at it, and marching to Chantilly the next day; whence, under orders from General Longstreet, I sent Toombs's and Anderson's brigades to the support of General Jackson, who was engaged with the enemy at Ox Hill. These brigades took up line of battle on the right of the turnpike, and slowly advanced into the woods bordering it, supposed to contain the enemy. Night coming on and no enemy being visible, my troops were withdrawn to the road for bivouac. Captain Thurston, ordnance officer of my division, was here captured while carrying my orders, riding into the enemy's lines by mistake. Remaining in position at Ox Hill during the second, I marched, on the third, for Leesburg by the Dranesville road, crossing Goose Creek, and reaching that place on the evening of the fourth. On the morning of sixth September, I crossed my division into Maryland, now increased to six brigades, by the addition of Kemper's brigade, Pickett's brigade, commanded by Brigadier-General Garnett, and Jenkins's brigade, commanded by Lieutenant-Colonel Walker, marched through Buckeystown, and camped on the banks of the Monocacy, marching next day to the Monocacy Junction, and going into camp near Frederick City. On the morning of the tenth, I marched through Boonsboroa, Funkstown, and Hagerstown, camping near the latter place on the Williamsport road, on the twelfth. On the fourteenth, I marched, on the Frederick road, in the direction of that city, hearing heavy firing, leaving Toombs's brigade in command of Hagerstown, and Eleventh Georgia regiment, of Anderson's brigade, in charge of wagon train. Halting just beyond Boonsboroa, Drayton's and Anderson's brigades were temporarily detached from my command, and ordered to report to General D. H. Hill. With my three other brigades present, I was ordered, by General Longstreet, to march to a pass about a mile to the right of the main road, through which the enemy was said to be flanking our army. Reaching the pass, and finding the report incorrect, I was directed to bring my brigades as rapidly as possible back to the main road and to the mountain top, and, under orders from General Longstreet, placed Kemper and Garnett, supported by Jenkins's brigade, in position on the ridge to the left of the road and above it. While taking position, my troops were exposed to severe shelling, and shortly afterward, to a heavy infantry attack in overwhelming numbers. Despite the odds, they held their ground until dark, when, the brigades on my left giving way, they were withdrawn in comparatively good order to the foot of the mountain. The enemy did not pursue his advantage, and our troops were marched to Sharpsburg, which we reached on the morning of the fifteenth. On this march Anderson's brigade was assigned to General Hood, to act as a rear guard, and General Toombs, with two regiments of his brigade, joined me, the balance of his brigade having been sent to Williamsport with wagons. My command took possession of the heights in front of and to the right of the town, being the extreme right of our whole line. I ordered General Toombs to defend the bridge over the Antietam Creek in front of me, with the Second and Twentieth Georgia regiments, reenforced by a half company from Jenkins's brigade and the Fiftieth Georgia regiment, of Drayton's brigade. These reenforcements took but small part in what ensued, from the nature of their position. The enemy appeared on the opposite side of the creek, and heavy artillery firing was kept up during the day, continuing also the sixteenth, with but little damage to my command. Daylight of the seventeenth of September gave the signal for a terrific cannonade. The battle raged with intensity on the left and centre; but the heavy masses in my front, repulsed again and again in their attempts to force the passage of the bridge by the two regiments before named, comprising four hundred and three men, assisted by artillery I had placed in position on the heights, were unable to effect a crossing, and manoeuvred as if about to cross below, at some of the numerous fords. My command had been further reduced on the right, by detaching Garnett's brigade to the front of the town, leaving me, for the defence of the right, with only Toombs's two regiments, and Kemper's, Drayton's, and Walker's brigades. When it is known that on that morning my entire command of six brigades comprised only two thousand four hundred and thirty men, the enormous disparity of force with which I contended can be seen. About this time the two regiments of Toombs's brigade, Seventeenth and Fifteenth Georgia, which had been left behind, accompanied by five companies of the Eleventh Georgia regiment, Anderson's brigade, came upon the field, and were at once placed at General Toombs's disposal, to aid in the defence of the bridge, my force before having been too weak to aid him with a single man. Before, however, they could be made available for that purpose, the gallant Second and Twentieth, having repulsed five separate assaults, and exhausted their last round of ammunition, fell back, leaving the bridge to the enemy. Meanwhile, General A. P. Hill had come up on my right, and was effecting a junction with my line, several of his batteries already in position, assisting mine in firing on the enemy, now swarming over the bridge. Undeterred, except momentarily, by this fire, the enemy advanced, in enormous masses, to the assault of the heights. Sweeping up to the crest, they were mowed down by Brown's battery, the heroic commander of which had been wounded but a few moments before. They overcame the tough resistance offered by the feeble forces opposed to them, and gained the heights, capturing McIntosh's battery, of General Hill's command. Kemper and Drayton were driven back through the town; the Fifteenth South Carolina, Colonel De Sausure, fell back very slowly and in order, forming the nucleus on which the brigade rallied. Jenkins's brigade held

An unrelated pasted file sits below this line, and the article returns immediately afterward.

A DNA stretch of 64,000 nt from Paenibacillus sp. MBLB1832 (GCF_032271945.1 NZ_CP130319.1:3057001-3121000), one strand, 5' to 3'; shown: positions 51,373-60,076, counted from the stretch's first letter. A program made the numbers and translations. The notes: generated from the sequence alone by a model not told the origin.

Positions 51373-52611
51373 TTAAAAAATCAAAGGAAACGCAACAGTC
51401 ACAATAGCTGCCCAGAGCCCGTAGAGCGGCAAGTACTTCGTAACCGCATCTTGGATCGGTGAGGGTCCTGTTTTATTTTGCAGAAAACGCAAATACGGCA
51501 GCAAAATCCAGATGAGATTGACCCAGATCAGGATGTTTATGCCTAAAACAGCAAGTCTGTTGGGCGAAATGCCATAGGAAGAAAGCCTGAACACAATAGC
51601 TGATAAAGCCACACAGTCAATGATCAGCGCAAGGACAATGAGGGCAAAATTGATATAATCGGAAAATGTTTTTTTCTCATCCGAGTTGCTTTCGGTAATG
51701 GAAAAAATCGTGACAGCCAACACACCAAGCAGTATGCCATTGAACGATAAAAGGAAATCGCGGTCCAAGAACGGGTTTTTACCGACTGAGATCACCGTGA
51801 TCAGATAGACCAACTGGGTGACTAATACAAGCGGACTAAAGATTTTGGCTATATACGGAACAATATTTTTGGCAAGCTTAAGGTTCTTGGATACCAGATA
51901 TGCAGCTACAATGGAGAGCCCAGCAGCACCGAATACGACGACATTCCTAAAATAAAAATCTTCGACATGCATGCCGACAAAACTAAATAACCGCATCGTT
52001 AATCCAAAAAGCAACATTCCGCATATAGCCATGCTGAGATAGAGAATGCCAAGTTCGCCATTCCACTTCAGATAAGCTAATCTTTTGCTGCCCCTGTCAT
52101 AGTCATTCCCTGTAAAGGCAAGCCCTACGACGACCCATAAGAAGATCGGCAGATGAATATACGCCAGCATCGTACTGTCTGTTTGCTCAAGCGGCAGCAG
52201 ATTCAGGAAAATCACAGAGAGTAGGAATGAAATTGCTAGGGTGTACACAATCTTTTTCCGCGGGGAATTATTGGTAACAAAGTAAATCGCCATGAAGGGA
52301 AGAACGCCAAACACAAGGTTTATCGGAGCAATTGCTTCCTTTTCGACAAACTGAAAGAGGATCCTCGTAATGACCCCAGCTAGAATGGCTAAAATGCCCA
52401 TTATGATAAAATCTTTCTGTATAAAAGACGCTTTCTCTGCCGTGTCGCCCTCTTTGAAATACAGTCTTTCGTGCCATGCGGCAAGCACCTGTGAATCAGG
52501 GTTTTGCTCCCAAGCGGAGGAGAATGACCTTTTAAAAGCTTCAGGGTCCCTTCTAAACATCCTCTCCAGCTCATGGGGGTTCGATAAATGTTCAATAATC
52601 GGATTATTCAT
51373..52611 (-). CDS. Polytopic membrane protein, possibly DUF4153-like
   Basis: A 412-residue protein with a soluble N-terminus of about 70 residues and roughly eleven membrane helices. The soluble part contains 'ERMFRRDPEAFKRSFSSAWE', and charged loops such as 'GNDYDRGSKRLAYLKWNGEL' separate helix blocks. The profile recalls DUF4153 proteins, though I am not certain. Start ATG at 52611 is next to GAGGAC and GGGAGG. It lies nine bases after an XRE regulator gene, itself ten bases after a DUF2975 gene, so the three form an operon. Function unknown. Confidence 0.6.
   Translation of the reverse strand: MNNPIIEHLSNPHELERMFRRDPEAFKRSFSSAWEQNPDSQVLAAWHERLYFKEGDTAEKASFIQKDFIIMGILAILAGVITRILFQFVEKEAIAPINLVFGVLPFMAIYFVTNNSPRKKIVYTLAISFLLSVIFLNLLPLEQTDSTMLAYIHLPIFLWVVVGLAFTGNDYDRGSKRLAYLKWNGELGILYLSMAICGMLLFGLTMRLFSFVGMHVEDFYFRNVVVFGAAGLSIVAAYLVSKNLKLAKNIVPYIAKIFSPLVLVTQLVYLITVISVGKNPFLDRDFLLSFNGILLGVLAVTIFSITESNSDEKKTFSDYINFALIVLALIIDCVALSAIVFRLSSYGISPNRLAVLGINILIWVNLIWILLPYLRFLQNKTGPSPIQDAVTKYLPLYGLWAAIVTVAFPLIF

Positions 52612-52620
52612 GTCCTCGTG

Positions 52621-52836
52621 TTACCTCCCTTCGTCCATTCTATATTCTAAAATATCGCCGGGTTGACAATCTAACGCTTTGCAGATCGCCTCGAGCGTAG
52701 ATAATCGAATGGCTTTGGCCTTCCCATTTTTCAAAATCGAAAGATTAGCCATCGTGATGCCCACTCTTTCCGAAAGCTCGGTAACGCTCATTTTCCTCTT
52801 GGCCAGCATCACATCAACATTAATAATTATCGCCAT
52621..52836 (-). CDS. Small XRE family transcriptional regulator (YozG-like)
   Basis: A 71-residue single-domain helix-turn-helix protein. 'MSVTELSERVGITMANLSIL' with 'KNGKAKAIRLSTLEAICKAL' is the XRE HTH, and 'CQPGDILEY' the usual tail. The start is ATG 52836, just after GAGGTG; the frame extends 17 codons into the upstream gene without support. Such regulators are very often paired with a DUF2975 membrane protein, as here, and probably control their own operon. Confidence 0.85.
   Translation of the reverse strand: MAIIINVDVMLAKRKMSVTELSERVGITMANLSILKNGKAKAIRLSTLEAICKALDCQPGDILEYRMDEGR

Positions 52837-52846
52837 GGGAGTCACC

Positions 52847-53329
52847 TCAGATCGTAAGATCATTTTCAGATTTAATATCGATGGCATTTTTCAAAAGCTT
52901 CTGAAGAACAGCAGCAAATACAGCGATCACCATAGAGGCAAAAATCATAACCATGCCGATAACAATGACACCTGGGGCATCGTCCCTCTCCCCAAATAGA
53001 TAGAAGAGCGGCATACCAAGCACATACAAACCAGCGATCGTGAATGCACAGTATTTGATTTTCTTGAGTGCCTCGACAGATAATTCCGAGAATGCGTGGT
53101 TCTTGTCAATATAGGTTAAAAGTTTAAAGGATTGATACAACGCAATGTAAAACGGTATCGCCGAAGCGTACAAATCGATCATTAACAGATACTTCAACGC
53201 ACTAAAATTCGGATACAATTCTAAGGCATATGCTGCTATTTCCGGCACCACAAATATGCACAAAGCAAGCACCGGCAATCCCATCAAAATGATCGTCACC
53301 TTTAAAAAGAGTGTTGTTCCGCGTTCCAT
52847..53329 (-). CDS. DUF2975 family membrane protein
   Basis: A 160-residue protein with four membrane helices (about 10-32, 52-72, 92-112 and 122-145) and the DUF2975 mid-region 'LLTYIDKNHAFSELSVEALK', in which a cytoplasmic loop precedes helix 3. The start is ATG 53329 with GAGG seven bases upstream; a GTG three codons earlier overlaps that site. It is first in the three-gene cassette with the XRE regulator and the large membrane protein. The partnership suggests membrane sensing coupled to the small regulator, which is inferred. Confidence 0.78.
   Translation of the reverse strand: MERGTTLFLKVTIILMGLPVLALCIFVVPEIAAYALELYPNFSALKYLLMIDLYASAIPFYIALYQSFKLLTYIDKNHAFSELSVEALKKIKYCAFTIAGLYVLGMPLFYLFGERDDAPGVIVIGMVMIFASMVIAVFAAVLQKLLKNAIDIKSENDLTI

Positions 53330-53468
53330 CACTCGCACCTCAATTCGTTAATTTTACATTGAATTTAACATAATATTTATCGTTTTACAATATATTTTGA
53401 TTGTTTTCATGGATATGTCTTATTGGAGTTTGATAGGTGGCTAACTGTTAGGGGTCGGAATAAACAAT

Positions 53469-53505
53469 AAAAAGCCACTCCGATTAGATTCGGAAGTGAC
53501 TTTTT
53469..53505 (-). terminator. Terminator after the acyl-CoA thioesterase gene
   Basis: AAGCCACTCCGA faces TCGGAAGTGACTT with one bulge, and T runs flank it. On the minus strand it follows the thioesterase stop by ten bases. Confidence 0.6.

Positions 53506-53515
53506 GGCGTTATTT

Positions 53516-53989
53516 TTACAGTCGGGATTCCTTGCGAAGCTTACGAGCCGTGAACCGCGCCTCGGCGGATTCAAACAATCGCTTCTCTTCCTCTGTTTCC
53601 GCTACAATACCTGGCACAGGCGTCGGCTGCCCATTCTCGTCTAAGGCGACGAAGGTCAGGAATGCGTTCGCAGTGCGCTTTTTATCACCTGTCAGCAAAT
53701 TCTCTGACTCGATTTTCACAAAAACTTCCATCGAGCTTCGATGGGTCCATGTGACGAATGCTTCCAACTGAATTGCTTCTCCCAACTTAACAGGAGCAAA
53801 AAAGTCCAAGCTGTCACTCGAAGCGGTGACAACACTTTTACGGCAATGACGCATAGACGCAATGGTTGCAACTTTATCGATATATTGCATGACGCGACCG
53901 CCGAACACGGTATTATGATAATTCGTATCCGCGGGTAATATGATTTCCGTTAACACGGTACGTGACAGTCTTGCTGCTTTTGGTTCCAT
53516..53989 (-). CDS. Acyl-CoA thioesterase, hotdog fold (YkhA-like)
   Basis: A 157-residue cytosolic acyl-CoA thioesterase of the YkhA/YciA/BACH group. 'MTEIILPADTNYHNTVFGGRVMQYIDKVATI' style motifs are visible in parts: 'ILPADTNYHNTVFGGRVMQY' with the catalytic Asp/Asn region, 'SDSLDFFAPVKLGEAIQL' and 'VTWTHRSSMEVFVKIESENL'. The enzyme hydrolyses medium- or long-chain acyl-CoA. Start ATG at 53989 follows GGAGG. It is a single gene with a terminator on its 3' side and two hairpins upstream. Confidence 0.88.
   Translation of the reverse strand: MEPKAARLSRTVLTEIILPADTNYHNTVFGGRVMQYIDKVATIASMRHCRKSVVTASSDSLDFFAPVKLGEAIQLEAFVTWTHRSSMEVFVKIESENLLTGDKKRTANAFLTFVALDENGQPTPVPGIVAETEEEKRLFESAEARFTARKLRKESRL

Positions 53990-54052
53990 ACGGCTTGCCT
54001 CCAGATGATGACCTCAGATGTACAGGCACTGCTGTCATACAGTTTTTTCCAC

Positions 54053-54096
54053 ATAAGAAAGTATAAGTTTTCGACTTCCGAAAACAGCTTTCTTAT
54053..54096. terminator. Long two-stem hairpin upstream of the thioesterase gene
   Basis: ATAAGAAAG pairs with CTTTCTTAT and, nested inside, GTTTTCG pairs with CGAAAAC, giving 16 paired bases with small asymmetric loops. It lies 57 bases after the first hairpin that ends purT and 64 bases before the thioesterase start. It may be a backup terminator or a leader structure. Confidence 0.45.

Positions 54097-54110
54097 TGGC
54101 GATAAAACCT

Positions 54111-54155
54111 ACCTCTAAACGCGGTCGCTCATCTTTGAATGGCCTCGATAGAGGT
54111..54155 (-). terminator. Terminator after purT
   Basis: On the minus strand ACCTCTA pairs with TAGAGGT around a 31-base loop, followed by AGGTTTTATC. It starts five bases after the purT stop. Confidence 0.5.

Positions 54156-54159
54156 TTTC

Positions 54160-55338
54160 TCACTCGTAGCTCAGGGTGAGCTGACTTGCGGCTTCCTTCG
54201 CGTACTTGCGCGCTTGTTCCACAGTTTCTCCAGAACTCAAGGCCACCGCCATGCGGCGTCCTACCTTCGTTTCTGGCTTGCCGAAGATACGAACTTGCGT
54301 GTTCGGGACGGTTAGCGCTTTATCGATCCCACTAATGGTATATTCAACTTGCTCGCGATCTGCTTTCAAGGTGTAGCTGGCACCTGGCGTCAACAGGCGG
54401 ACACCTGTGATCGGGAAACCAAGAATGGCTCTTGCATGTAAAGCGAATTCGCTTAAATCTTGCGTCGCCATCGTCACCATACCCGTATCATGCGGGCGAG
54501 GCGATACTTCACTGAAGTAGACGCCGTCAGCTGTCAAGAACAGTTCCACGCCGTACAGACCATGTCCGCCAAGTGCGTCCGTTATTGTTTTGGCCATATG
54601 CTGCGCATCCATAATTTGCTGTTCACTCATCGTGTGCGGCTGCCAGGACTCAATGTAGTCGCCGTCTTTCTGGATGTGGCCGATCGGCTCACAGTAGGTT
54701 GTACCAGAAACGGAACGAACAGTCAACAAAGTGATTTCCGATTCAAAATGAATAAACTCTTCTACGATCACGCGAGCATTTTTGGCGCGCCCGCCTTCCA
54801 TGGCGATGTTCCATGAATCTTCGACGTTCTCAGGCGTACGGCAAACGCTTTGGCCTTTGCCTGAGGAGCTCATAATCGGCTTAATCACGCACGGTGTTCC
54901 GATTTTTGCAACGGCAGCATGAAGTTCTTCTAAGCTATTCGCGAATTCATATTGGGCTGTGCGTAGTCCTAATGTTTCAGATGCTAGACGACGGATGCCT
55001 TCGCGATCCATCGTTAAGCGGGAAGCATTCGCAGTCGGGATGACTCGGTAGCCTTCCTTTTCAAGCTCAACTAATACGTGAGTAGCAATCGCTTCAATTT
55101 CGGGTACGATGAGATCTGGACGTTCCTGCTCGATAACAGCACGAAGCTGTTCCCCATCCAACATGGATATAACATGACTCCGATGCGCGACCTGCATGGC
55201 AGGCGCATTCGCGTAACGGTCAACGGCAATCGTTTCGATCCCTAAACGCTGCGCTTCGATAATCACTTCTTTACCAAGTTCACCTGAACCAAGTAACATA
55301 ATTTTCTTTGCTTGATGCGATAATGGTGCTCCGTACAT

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Foreign accounts of the fight.